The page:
Throughout my career as a cannabis journalist, I’ve kept silent about my sobriety. Finding freelance gigs is hard enough without the added burden of having to be that guy. Besides, if I learned anything from active addiction, it was how to lie at my job.
It’s estimated that upwards of seven million Mexican citizens have smoked cannabis at least once in their lifetime, […]
Cannabis advocates have a science problem, or, perhaps, an anti-science one; a cognitive dissonance on par with climate-change deniers, anti-vaxxers, flat-earthers, and the folks who think Jesus rode on dinosaurs.
According to an alert put out last week by Duane Morris LLP, one of the largest law firms serving the Cannabis industry, “The Bokaie case is part of a growing trend of RICO lawsuits filed in legalized states that seek to exploit the tension between state law and the federal Controlled Substances Act.”
“As you know there’s always been a disparity in regards to incarceration, in regards to the War on Drugs for people of color,” Roz McCarthy, Founder and CEO of Minorities for Medical Marijuana told PotNetwork News recently at the Cannabis World Congress and Exposition.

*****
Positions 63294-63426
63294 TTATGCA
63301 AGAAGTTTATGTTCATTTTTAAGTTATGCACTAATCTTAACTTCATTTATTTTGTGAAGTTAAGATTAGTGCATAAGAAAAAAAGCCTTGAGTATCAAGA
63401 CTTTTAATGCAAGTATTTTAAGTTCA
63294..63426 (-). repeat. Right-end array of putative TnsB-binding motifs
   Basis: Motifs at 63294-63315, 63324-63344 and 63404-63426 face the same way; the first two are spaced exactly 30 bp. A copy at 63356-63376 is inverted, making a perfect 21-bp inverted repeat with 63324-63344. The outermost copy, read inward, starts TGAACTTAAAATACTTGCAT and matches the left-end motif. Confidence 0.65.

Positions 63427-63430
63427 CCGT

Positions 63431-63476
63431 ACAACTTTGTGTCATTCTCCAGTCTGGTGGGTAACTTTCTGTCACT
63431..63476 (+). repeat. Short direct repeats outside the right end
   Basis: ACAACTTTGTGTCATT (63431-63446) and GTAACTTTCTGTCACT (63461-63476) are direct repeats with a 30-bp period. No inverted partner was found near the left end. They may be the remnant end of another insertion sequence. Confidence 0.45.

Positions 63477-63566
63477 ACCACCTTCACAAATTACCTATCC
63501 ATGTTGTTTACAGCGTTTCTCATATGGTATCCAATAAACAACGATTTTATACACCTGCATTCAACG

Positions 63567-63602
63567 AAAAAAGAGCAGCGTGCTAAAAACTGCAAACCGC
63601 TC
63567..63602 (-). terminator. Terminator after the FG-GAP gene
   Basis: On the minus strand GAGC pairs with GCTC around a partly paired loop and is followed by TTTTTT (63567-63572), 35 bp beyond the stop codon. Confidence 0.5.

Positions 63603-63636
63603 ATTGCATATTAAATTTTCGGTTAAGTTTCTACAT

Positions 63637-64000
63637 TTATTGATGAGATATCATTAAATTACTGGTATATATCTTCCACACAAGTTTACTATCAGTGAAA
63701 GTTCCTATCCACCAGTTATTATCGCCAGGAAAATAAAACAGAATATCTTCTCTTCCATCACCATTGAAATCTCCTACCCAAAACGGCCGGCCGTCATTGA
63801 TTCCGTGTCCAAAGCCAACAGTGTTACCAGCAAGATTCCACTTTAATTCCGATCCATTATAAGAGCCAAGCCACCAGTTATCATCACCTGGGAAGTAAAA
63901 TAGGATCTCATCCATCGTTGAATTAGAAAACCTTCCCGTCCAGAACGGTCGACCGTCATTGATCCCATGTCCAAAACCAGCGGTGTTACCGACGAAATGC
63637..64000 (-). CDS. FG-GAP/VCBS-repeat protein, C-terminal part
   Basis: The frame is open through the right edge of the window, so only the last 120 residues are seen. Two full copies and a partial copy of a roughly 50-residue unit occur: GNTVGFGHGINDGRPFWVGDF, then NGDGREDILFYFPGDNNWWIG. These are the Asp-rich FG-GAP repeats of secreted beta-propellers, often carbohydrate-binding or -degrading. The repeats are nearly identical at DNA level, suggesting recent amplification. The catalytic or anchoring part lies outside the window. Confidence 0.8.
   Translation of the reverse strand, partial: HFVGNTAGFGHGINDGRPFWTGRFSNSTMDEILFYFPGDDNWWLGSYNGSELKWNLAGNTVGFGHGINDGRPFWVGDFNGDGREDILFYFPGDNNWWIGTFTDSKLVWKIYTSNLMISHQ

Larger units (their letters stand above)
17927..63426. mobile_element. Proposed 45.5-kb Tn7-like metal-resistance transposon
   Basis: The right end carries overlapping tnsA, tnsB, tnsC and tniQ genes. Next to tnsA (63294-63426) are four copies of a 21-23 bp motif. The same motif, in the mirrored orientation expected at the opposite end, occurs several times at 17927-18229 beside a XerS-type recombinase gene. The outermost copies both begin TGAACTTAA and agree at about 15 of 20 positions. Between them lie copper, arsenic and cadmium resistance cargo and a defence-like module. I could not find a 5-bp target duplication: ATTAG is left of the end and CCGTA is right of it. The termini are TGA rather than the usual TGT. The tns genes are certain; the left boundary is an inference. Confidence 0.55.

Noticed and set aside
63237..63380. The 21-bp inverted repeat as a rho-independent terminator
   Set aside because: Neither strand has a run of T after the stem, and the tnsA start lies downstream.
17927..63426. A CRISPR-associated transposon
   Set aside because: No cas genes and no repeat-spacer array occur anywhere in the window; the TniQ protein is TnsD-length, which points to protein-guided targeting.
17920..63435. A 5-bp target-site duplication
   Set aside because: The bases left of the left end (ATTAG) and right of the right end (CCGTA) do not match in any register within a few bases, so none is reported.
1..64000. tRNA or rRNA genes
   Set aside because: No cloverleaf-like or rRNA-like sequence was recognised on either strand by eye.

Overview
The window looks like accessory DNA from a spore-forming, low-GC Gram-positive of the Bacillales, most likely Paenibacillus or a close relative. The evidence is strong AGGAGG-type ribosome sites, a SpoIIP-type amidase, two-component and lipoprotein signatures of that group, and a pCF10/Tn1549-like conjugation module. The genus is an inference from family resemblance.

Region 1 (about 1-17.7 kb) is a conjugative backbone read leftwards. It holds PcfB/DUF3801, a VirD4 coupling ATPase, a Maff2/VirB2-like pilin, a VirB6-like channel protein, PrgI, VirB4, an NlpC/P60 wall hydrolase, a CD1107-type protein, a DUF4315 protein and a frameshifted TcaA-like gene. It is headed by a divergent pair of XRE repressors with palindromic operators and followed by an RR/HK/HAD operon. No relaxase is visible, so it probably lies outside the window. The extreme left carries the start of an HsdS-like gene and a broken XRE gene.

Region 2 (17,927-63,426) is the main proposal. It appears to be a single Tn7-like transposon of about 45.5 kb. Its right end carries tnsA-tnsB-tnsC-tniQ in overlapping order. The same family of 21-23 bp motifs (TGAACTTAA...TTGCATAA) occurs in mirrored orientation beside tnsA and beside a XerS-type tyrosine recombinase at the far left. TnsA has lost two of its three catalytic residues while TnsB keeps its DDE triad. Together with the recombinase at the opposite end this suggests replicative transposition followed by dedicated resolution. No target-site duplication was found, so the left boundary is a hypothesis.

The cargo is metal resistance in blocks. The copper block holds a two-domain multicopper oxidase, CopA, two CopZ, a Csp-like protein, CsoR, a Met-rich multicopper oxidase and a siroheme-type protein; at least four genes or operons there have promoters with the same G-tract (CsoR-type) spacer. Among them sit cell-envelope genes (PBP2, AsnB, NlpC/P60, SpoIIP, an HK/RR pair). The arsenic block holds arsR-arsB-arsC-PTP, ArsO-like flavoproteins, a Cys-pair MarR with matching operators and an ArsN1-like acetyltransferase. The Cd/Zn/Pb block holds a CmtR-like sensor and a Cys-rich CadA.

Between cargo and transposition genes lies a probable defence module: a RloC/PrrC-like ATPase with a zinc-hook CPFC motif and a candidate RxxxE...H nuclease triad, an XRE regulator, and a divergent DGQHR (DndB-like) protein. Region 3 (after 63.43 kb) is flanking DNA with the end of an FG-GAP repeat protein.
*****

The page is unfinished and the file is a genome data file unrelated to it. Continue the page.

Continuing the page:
Carbajal is the Executive Director of The Social Impact Center, a 501(c)(3) out of Los Angeles that, in her own words is a hub for organizers and serves as a bridge between government, grassroots, industry, and people. The group empowers underserved communities by developing leaders through education, storytelling, and community building.
Corporate culture is dominating the cannabis space these days, and of the many down-level effects that shift is placing on the industry, none can be felt more than the decline of women. As Marijuana Business Daily reported a few years back, in just two short years, from 2015 to 2017 the number of women in the industry fell from 36 percent to 27 percent.